Township Finances and Property Taxes - Underlying pressures will further increase expenses and taxes. The property tax rate has risen 5.6% annually during the last 3 years, a time of low inflation. Several factors will further pressure expenses. (A) Plainsboro’s population exploded from 1980-2000 (from 5605 residents to 20,215 in 2000, and 22,999 in 2010). This multiplied the municipal employee base. Employees who have now worked for the township for 20-25 years will start retiring, causing higher pension and other benefits expenses. (B) While our infrastructure is largely built out (schools, the new library, etc.), the Township Committee seems to issue new debt to replace maturing debt. When interest rates rise, our interest expense will start to go up, more still if debt levels increase. (C) As new facilities start to age, repair and maintenance expenses will rise.
Yet the Township Committee spent $3.2 million to renovate the former library to turn it into a town recreation/meeting center. We shouldn’t spend money on items that fit into the category of “wouldn’t it be nice to have a ___.” Our priority is to maintain high quality schools. I would set clear priorities with input from residents. I am not wedded to existing programs or departments. We need to rein in the expenses that we can control.
Development of Remaining Undeveloped Land - A bill in the NJ Assembly would permit private universities to bypass the local planning and zoning approval process. Princeton University owns undeveloped land in Plainsboro comprising nearly 2/3 of the land in town that can be developed. A private university should not be exempt from the review process that other citizens and entities must go through, citizens that will pay for the new roads, potential new schools, additional services and infrastructure involved. I would work with our State Assemblywoman and other Assemblymen.
Traffic Safety and Safety of Pedestrians - Traffic will increase, prompted by (a) the new hospital, (b) the slowly improving economy and local job gains, (c) development in surrounding towns, (d) people using “back roads” to avoid Route 1, and (e) eventual development of Princeton University’s undeveloped land. I would work with town residents, the police and the NJ DOT.
Maintaining quality of life in Plainsboro, taxes and awareness of cultural diversity are always topics of challenges.
Although Plainsboro continues to have the lowest municipal tax rate in the county, and an AAA bond rating, we continue to look for ways to minimize costs, enhance efficiency, and build on our strong community assets. We are proud that Plainsboro has been recognized in recent years as one of the best towns in NJ to live and do business. We will consider these points for moving forward to keep Plainsboro a great place to live and work.
For a number of years, Plainsboro has been utilizing 5-year cost projections as part of our annual budget process and fiscal planning. This has allowed us to anticipate challenges and react accordingly. As a result we have avoided drastic actions that negatively impact our local services. We are committed to continuing this emphasis on expense control and revenue enhancement that has resulted in the lowest municipal tax rate in Middlesex County, along with the highest bond rating (AAA). If we are faced with future challenges, we would approach these in the same way with careful examination of all expense and revenue items. This has proven to be successful and we would continue with this approach.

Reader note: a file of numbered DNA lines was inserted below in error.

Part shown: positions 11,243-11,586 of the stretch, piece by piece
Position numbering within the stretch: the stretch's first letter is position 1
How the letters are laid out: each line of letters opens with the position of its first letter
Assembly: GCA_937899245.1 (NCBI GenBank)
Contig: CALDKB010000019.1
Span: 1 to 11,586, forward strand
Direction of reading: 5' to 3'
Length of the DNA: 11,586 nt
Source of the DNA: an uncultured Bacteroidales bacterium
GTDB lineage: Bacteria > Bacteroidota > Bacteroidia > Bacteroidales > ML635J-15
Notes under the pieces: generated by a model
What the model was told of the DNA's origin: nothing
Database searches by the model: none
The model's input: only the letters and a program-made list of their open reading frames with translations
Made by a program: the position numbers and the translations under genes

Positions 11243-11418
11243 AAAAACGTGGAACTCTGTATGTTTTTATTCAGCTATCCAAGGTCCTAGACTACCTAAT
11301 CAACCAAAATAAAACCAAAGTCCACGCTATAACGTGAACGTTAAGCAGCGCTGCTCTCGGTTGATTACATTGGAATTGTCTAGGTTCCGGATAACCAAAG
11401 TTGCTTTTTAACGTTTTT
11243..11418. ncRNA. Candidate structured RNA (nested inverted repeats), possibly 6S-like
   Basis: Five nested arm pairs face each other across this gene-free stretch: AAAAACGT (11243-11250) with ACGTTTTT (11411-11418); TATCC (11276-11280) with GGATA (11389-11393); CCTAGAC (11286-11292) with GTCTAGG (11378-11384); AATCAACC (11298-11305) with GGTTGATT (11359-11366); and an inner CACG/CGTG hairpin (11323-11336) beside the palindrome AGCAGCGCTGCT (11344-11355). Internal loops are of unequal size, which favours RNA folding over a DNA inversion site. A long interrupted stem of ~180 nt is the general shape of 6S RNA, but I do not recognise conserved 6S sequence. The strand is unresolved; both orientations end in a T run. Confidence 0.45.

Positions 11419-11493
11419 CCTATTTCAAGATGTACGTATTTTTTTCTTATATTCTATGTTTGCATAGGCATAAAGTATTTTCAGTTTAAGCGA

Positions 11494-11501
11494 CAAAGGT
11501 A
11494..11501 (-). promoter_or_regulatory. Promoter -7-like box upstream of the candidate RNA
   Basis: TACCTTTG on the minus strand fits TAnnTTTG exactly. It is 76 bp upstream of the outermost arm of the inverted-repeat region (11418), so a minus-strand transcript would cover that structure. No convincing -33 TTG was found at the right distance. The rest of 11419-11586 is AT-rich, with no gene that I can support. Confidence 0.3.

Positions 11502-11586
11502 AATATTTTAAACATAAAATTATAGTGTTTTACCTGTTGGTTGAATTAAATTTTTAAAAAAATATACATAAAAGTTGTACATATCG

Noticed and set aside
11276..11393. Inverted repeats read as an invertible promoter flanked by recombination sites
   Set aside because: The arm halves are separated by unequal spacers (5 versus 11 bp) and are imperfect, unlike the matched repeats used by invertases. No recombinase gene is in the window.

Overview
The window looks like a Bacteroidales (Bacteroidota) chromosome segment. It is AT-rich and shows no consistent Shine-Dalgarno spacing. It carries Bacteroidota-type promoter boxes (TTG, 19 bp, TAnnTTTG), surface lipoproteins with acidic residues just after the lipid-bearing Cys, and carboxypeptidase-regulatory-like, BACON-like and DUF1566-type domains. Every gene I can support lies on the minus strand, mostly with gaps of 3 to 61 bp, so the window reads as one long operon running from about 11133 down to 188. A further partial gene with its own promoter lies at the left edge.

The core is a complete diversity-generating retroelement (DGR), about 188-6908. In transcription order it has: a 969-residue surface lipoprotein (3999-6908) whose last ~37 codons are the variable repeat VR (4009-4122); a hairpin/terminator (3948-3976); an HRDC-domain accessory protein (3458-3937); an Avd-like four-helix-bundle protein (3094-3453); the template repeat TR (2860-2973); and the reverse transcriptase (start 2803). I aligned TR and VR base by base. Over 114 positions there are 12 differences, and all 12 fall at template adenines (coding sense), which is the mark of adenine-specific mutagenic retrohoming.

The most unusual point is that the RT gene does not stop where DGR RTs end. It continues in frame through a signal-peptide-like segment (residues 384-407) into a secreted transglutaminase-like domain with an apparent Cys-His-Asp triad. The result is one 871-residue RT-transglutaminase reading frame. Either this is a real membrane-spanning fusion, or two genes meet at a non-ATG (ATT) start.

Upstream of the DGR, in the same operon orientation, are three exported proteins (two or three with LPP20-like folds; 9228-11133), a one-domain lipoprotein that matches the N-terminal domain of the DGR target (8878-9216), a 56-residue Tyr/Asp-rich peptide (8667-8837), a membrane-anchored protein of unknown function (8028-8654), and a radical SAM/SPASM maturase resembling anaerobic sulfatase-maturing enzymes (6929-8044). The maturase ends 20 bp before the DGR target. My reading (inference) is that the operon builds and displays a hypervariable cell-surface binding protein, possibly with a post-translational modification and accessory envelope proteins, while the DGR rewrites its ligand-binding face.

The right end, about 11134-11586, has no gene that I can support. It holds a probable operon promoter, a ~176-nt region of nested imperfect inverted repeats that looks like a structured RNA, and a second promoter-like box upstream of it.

We will continue to organize many more inter-cultural programs to increase awareness of cultural diversity through our newly opened Recreation and Cultural Center.
3. What has been the impact of the new medical center on Plainsboro, and how would you propose to remedy any negative effects?
The township has benefitted heavily from the addition of UMCPP. First and foremost, our residents have unparalleled access to a cutting-edge, modern hospital with world-class medical professionals. The tax base expansion certainly helps, although we won’t see those effects for a few years. And UMCPP helped fund several items in town including emergency traffic signal changers for Police/Fire/EMS, a public park accessible from the road, and roadway and signal improvements.
The only concern I have heard from members of the community has been the addition of traffic lights along Plainsboro Road and Connector Road adjoining the hospital. These concerns are manageable by conducting a traffic study and adjusting light sensors and timings.
The relocation of the University Medical Center to the Plainsboro campus is the product of more than 6 years of detailed community planning and cooperation. The plans considered financial benefits to residents and taxpayers, impacts on services and local roads, and potential for economic development and business benefits to Plainsboro and the region. In all respects, this state-of-the-art health campus project is meeting goals and expectations. We are proud of the outstanding medical facilities which reflect a true success story. We continue to predict clear financial benefits for the future without significant negative impacts. The UMCPP story is one which underscores the success possible with careful community and business planning.
The medical center has generally had a positive impact on the township. It requires more town services, and has generated more traffic, but hopefully employees of and visitors to the hospital and the medical offices now in town will use local shops and restaurants. We need to work with these groups to facilitate this.
The University Medical Center's move to Plainsboro is part of a 160 acre Redevelopment Plan, and is the product of over 6 years of careful community planning. Among the factors considered as part of the approval of the plan were: financial benefits, the impacts on services and local roads, and the economic, employment and potential for business benefits to Plainsboro and the region. We are pleased to report that in all respects, this project is meeting our goals. It is providing state-of-the-art medical facilities for our township and region, significant financial benefits for the community, and is doing this with no significant negative impacts. The UMCP at Plainsboro is truly a success story.